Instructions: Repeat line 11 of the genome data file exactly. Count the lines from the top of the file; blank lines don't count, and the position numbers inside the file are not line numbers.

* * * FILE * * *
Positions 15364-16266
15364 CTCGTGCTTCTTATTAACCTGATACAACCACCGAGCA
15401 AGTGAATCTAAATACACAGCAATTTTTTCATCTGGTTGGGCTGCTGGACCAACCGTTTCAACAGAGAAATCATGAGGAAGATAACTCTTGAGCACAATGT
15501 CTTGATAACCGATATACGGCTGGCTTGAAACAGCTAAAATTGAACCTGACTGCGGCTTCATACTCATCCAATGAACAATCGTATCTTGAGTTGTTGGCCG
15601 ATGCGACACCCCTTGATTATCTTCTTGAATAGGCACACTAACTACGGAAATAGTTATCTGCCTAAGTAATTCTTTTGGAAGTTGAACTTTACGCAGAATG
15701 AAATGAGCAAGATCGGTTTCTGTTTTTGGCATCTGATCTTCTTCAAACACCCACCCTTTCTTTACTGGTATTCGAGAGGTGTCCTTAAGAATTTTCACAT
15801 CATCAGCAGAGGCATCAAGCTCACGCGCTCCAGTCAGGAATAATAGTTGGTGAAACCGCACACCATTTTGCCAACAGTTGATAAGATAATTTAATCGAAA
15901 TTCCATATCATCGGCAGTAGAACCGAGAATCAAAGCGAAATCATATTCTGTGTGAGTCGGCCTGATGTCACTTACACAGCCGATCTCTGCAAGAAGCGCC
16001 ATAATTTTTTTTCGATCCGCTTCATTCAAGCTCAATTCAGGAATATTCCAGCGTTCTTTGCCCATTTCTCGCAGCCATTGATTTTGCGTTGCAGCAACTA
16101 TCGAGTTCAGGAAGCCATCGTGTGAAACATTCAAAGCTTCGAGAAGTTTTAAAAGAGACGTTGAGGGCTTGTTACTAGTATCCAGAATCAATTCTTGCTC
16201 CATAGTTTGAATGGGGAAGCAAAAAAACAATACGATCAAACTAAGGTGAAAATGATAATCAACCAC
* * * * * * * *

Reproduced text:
16201 CATAGTTTGAATGGGGAAGCAAAAAAACAATACGATCAAACTAAGGTGAAAATGATAATCAACCAC